184. Untrue Confessions

Today is Ash Wednesday beginning the traditional 40 days of penance in atonement for our sins.  This is in preparation for the celebration of Easter.

I don’t mean to sound holier-than-thou, but I think I may have a leg up on you when it comes to committing sins and doing penance.  I’ve been there, done that, and then some.

It all started when I was seven years old and made my First Communion at St. Patrick’s Church in Cedar Rapids, Iowa. The day before that, I made my First Confession and that’s when the trouble really started.

At that time, I was a devout religious zealot. I was convinced that as soon as my permanent teeth came in, they would let me join the Convent of the Sisters of Charity, but in the meantime, I decided to dedicate my life to prayer. So I would go to Mass and Communion every morning, after lunch I would hurry over and make the stations of the cross, and after school I would run over and if they were offering confessions, I would go to confession, make my penance, say several rosaries, and then recite litanies all the way home.

The only trouble with this schedule is that it didn’t give me enough time to commit sins, and you had to have some of those in order to go to confession. I mean, you couldn’t just go in there and be tongue-tied. And I not only didn’t have enough time to commit enough sins, I wouldn’t have been caught dead committing one because what if I was caught dead before I could get to confession.

So that’s how it was that I started fudging. Whenever I couldn’t think of any sins, I made them up. At first, my confessions were pretty tame: “Bless me, Father, I confess to Almighty God and to you, Father, that I have sinned. My last confession was yesterday. Since then I have committed these sins: I told three lies, I forgot to say my morning prayers four times and my night prayers three times, and I disobeyed my mother five times.” And of course, hardly one word of it was ever true.

I used to live in constant fear that the priest would figure out that something was fishy because nobody could forget to say all those morning and night prayers since yesterday, so pretty soon, I also had to start lying about that, too, and had to pretend that I hadn’t been to confession for a whole week. I also started making a point of always going to Father Peter’s confessional, because he had a notorious reputation for dozing off during confessions.

One day, though, I found in a pew in the back of the church, a wonderful little white pamphlet called “The Examination of Conscience”. I could hardly believe my eyes. Here – on every page –  were all these questions, prompting the reader to help him identify all these strange and wonderful sins I had never heard of. It was the answer to my prayers. It was just like a Sears Roebuck catalog, and all I had to do was to pick out the ones I would confess at my next confession, and the one after that, and the one after that. And that’s exactly what I did.

If poor old Father Peters only could have stayed awake, would he have had an earful about the depravity of at least one sinner in his flock!

I don’t even want to think about the number of times I worshiped false idols, or coveted my neighbor’s goods, or his wife, and by the time I was eight-and-a-half years old, I don’t know how many times I had committed adultery.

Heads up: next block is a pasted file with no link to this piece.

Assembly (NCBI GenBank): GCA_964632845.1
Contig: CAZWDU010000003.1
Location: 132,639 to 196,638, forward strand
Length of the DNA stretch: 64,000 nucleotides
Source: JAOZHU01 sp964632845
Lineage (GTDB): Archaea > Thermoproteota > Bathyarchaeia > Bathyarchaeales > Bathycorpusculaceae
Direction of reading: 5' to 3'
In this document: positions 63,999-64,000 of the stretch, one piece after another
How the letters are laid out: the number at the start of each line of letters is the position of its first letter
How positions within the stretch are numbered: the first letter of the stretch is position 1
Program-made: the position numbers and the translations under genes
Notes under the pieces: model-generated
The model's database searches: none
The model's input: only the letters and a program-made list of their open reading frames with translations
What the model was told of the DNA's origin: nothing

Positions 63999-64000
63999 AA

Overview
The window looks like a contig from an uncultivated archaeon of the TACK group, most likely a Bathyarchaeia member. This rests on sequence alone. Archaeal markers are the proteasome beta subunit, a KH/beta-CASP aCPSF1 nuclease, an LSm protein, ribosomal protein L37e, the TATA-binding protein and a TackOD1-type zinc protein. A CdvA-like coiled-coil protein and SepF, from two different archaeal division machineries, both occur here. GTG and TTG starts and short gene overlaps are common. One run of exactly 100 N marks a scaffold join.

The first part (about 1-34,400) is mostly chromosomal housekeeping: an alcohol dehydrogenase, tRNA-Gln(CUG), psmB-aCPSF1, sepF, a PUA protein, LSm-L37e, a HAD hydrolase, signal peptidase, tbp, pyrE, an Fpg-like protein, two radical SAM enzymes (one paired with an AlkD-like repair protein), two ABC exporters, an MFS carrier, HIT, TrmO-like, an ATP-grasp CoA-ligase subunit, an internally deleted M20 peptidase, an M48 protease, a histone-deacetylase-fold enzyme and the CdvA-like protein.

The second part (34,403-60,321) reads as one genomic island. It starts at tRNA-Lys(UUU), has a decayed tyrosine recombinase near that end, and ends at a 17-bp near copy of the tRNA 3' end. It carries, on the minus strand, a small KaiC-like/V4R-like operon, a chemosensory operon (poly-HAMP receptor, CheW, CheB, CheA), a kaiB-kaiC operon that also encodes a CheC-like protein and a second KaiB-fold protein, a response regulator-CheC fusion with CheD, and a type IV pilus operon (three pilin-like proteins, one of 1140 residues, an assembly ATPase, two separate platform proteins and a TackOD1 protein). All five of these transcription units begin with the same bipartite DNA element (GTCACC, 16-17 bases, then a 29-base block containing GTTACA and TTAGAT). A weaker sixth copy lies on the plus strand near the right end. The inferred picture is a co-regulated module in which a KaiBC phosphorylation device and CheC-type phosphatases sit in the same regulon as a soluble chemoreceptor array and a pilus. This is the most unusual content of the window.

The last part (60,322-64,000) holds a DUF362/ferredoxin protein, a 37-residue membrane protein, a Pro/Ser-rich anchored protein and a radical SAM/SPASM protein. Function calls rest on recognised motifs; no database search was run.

I don’t know when or how I finally came to my senses and realized that I had to clean up my act, but ever since then it has seemed to me that being tongue-tied is a real virtue.

It gives me comfort to think that I wasn’t the only child who could benefit from tongue-tied-ness. I once heard about seven-year-old and six-year-old brothers who used to cuss a blue streak. Finally, their mother couldn’t stand it anymore so she took them to see a psychologist. His advice was that every time one of the boys used a swear word, their mother should hit him and that would condition him not to do it anymore.

The next morning, the family was all at the table and the mother said to the seven-year-old, “Now, what would you like for breakfast?” And he said, “Give me some of them damn cornflakes”. With that, his mother gave him the back of her hand, hitting him so hard that she nearly knocked him off his chair.

The six-year-old, wide-eyed, was watching all this violence, and when his mother said, “Sonny, now what would you like to have for breakfast?” he said, “Well, I don’t know, but it sure as hell won’t be cornflakes.”

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4 Responses to 184. Untrue Confessions

  1. Elizabeth says:

    What an adorable little girl you were, making up all those stories!

  2. Loved this blog post 🙂

  3. Linda Lewis says:

    Pat, I must confess …that I got behind in my second New Years resolution. That confession made me just go back to see how many more blogs I have to read to catch up. I confess that it was fun re-reading many to find where I left off ..and began reading, and I enjoyed them as much as the first time. These need to be compiled into a book! And I confess in re-reading them how many details I had forgotten and loved. I confess that if I were quizzed on the details, that I might not do very well. It’s amazing you remember so many details and share them with such humor. I will, however, never forget your admitting to breaking the 7th Commandment many times when you were 8.

  4. A relative says:

    What a silly, sweet little girl you were! And very devout too.


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